Figure 4 and figs. S2 to S6 and S8 to S12 used normalized surface elevations to reveal the continuous nature of troughs from grounded to floating ice in shear margins. These troughs are identifiable in surface elevation transects perpendicular to the shear margins (Figs. 3, C and D, and 4, B to Dand figs. S2 to S6 and S8 to S12), but they are difficult to represent in continuous, gridded views of shear margin elevations due to the strong elevation gradients present near grounding lines. Removing the background trend makes the troughs apparent.

To remove the background trend, we selected a grounding line region with high shear strain rates and drew a trace (blue dashed lines in Fig. 4A) along the approximate center of the shear margin, according to the shear strain rates. It is unlikely that troughs will follow the center of the shear margins precisely, due to complex shear margin flow as well as differential accumulation and firn densification (34). Therefore, we generated elevation profiles perpendicular to the trace (figs. S2 to S6A and S8 to S12A) that were long enough to span the entire shear margin, ensuring that the shear margin trough was included somewhere in each profile.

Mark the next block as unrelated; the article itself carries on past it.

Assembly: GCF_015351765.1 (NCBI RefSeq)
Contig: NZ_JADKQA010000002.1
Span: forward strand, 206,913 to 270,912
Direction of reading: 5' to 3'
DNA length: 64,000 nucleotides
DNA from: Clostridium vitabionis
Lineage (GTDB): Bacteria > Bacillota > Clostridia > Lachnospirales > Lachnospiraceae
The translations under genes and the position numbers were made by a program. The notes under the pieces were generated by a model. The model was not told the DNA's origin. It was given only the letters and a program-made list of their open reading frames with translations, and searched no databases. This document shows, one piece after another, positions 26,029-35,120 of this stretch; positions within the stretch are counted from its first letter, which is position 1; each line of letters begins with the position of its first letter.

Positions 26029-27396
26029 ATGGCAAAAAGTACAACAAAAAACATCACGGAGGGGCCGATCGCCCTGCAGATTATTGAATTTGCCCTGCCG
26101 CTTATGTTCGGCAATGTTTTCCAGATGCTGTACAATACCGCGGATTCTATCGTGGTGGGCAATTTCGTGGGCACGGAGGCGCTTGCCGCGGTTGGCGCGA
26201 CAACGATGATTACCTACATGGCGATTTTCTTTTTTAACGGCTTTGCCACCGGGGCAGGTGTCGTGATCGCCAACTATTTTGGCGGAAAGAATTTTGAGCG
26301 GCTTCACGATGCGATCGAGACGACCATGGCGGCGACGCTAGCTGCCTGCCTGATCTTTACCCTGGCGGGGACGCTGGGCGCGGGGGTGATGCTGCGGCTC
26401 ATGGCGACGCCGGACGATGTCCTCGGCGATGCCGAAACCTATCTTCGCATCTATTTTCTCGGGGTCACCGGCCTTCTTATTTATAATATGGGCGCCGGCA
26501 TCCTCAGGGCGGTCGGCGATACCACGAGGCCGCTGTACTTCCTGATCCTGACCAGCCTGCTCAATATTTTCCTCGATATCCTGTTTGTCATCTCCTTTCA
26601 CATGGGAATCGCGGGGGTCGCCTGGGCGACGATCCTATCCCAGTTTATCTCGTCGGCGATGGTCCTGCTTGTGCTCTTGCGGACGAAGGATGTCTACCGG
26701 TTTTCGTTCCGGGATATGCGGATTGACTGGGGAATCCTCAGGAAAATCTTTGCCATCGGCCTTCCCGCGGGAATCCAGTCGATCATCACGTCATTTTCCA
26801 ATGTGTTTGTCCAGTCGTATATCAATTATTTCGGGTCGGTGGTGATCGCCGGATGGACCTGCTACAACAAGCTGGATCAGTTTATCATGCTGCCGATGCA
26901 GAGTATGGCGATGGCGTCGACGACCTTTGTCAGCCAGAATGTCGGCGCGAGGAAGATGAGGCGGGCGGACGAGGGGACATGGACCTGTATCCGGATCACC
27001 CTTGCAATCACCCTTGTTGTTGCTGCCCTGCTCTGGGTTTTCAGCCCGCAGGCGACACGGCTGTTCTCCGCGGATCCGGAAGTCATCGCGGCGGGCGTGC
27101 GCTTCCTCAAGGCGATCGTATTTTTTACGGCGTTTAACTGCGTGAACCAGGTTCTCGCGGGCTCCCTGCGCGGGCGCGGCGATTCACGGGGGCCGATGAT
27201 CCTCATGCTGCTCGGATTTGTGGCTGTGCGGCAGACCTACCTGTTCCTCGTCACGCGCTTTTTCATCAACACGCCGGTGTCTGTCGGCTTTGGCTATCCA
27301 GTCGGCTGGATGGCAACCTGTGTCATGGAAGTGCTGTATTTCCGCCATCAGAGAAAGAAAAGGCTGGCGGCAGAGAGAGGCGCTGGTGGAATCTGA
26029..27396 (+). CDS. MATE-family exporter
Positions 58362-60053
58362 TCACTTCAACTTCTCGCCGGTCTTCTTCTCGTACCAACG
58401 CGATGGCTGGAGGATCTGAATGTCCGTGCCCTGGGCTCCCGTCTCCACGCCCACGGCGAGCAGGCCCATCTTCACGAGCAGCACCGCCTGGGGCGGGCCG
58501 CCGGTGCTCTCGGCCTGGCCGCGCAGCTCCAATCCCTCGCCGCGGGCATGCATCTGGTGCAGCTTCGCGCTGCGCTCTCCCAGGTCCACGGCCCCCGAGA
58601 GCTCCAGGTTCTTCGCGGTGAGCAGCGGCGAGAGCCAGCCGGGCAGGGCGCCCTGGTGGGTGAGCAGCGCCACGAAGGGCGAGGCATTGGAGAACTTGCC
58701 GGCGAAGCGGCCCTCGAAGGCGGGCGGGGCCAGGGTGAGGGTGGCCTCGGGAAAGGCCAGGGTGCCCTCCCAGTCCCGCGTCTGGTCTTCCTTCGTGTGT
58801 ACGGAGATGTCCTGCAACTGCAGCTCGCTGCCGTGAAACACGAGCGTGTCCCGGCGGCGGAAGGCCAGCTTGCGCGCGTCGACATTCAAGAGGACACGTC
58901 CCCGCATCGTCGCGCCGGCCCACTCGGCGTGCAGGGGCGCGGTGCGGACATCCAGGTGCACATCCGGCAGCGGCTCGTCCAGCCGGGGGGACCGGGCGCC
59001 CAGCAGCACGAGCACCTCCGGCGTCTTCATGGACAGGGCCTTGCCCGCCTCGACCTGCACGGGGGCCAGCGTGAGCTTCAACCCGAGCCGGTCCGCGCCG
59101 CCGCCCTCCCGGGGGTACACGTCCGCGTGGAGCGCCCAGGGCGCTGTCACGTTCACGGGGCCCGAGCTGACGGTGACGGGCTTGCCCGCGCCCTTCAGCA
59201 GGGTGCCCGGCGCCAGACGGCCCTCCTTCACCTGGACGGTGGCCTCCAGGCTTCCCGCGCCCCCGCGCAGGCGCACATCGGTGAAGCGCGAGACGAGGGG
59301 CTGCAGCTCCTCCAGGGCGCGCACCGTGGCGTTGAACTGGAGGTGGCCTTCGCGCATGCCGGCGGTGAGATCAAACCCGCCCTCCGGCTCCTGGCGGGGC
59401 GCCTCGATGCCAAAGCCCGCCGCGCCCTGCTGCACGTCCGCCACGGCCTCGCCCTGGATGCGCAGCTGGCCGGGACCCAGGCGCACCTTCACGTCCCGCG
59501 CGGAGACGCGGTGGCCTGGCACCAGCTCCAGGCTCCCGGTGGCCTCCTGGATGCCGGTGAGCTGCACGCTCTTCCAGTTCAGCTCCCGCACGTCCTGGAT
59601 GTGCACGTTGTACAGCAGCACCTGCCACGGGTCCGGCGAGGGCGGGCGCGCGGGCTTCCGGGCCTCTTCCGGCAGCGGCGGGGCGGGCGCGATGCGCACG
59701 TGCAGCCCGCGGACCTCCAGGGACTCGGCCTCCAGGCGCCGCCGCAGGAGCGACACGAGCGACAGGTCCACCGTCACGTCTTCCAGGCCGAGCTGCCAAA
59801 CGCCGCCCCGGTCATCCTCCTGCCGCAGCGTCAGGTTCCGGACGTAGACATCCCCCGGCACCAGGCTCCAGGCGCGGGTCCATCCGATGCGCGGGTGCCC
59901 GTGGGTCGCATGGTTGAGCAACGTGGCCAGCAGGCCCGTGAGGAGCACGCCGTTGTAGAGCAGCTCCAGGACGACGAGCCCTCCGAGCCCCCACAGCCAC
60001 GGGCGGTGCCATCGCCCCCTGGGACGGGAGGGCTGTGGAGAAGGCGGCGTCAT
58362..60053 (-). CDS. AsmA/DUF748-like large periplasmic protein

We extracted elevations along the perpendicular profiles and used these to recreate the original topography, which is shown in Fig. 4F and figs. S2 to S6E and S8 to S12E. There are two important advantages to using these perpendicular profiles to represent the topography: (i) Plotting the profiles on a regular grid effectively straightens the shear margins so that they are approximately parallel to the edges of the grid; and (ii) because troughs are expected to be approximately parallel to shear margins, topography normalization will most clearly reveal troughs if it is applied to slices that are perpendicular to the trough, so that none of the cross-trough trend is removed from the data.

We selected the point with the minimum elevation in the central half of each perpendicular transect. This point was assumed to be the bottom of a shear margin trough. Each perpendicular transect was then adjusted linearly up or down so that the new trough bottom points all aligned at the mean trough bottom elevation. The resulting gridded and normalized elevation plots are shown in Fig. 4G and figs. S2 to S6F and S8 to S12F. If the plot showed that the trough bottom lay outside the central half of each perpendicular transect, then we reran the code to select the minimum value in the first or second half of each perpendicular transect. At no time did we manually dictate the exact locations of the trough bottoms.

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